We were told that the K12 curriculum is on average 2 years ahead of many public school systems. We soon discovered this had some truth to it. Our son was speeding through a lot of the work really fast. Despite the fact that his math, for example, didn’t spend much time “reviewing” what he should have learned already; he was still finishing assignments in half the time that the book suggested it should take him. So we decided to double up on math. We discovered the same thing with spelling, vocabulary, and other subjects as well. Over the first few weeks of school we did a lot of revamping of our schedule! We also discovered that it would not take us the entire school year to finish some of the subjects! Like science.
Then we learned some new things! Some of which I knew, but had not witnessed yet being new to schooling at home. Learning is now a FAMILY event. Sure most of our son’s assignments were done by him with a book, paper and pencil; but when it came time for things like field trips, book reports and science experiments, it quickly became a group lesson with our daughter, me and even the daycare kids getting in on the action! We learned about how the different layers of soil, rock, and so on work as a natural filter for water run-off and rain water and what happens when that water or the ground itself is polluted. Then we learned about how water treatments plants work and made out very own filter! We used items from our home and yard to make our own version of dirty rain water and then used the filter we made to clean the water!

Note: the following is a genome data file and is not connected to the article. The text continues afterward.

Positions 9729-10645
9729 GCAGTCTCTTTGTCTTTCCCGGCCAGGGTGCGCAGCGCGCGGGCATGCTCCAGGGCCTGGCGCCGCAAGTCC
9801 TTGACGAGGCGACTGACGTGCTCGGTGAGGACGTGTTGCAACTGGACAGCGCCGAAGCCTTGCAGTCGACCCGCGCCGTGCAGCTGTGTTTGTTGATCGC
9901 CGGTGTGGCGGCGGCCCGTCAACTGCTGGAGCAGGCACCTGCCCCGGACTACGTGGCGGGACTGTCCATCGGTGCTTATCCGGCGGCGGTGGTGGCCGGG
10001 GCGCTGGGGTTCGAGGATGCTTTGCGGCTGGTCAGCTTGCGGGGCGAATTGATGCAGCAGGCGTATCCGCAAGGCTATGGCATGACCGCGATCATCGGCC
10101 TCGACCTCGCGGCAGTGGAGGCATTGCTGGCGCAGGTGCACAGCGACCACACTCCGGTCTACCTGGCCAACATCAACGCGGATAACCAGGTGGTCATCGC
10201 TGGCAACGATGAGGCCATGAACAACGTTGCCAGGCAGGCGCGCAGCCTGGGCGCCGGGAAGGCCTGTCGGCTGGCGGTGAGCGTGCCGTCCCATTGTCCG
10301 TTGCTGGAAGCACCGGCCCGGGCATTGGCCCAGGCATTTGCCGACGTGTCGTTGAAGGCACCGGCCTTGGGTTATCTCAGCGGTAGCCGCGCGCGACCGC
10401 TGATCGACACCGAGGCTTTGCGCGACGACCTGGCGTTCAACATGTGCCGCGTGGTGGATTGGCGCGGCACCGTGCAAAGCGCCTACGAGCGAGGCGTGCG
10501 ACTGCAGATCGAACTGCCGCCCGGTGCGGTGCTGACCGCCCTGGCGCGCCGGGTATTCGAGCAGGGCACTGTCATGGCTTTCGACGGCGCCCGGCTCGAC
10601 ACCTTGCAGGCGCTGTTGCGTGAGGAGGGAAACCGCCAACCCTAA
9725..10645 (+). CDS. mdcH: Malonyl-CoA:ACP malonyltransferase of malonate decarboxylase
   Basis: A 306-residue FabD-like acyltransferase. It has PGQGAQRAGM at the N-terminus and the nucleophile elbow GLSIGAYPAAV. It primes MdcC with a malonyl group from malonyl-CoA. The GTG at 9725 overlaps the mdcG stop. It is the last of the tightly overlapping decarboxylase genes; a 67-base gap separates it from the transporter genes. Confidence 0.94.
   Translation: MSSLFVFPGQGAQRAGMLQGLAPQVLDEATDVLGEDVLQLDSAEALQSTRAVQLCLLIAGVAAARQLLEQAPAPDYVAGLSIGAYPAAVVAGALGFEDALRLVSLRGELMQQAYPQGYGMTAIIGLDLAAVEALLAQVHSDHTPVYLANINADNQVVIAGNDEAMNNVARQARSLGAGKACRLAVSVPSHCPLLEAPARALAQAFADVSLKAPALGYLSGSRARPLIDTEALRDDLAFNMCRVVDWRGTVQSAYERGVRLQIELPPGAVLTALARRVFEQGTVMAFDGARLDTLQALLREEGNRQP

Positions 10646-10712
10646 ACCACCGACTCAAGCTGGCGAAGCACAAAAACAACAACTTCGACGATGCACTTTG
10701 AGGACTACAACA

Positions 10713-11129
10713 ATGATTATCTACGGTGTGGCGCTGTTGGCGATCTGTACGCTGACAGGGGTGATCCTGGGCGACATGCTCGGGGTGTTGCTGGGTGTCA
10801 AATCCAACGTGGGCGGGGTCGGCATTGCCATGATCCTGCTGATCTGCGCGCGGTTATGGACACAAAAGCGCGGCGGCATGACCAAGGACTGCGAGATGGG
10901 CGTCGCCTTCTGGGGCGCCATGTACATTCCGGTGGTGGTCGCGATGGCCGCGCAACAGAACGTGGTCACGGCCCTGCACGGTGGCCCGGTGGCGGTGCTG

It was awesome to be part of the learning process! I am use to teaching and watching little ones learn to talk, sign, and walk. I have seen the joy on toddlers’ faces when they recognize their own name in writing for the first time and learn to spell it on their own. I was there when my kids learned their shapes, colors, numbers and letters; but this was my first experience with doing it in a hands on way with our son now that he is school age. Oh sure, I have helped with homework, book reports and even a few science fair projects, but it just wasn’t the same.
Another new concept for my husband and I was “new math”. We have heard stories and seen some cute parodies about it online, but we hadn’t dealt with it first-hand yet. What a rude awakening that was! Now I am pretty decent at math in general. I was very quick at learning my times tables and did great in the multiplication/division races we did back when I was in grade school, but “new math” was just beyond me. After watching some online videos, talking to some friends, and fighting the urge to just give up and cry; I got in touch with other LCs and my son’s teacher. Sure I could teach him the “old school” way but if the curriculum used one method to round numbers and we used another, we were not going to the same answers. On his book work, that was fine. I can grade that myself. On his online tests, this was not going to work. So we had to have a least a basic understanding of what the curriculum was trying to teach us. After a lot more research (even the teacher’s guide was confusing), we finally seemed to understand it. We finished up all the assignments in the chapter and prepared ourselves for the test. We quickly discovered that the test was a lot easier than the assignments were! I was, of course, relieved, but mentally made note to find myself a crash course on new math!
It never dawned on us that we would run into so many lessons that we would have to either re-learn or learn for the first time. This is 5th grade! I have an AA degree! My husband is taking college classes and his job in the USAF is definitely way above 5th grade math! I guess now we know how the contestants of “Are you Smarter than a 5th grader?” feel!
I always knew our son was smart and I knew that we needed to challenge him, but it wasn’t until he started finishing 2+ chapters in spelling every week, that I really understood that I was going to have to really “step it up a notch” in order to keep up with him!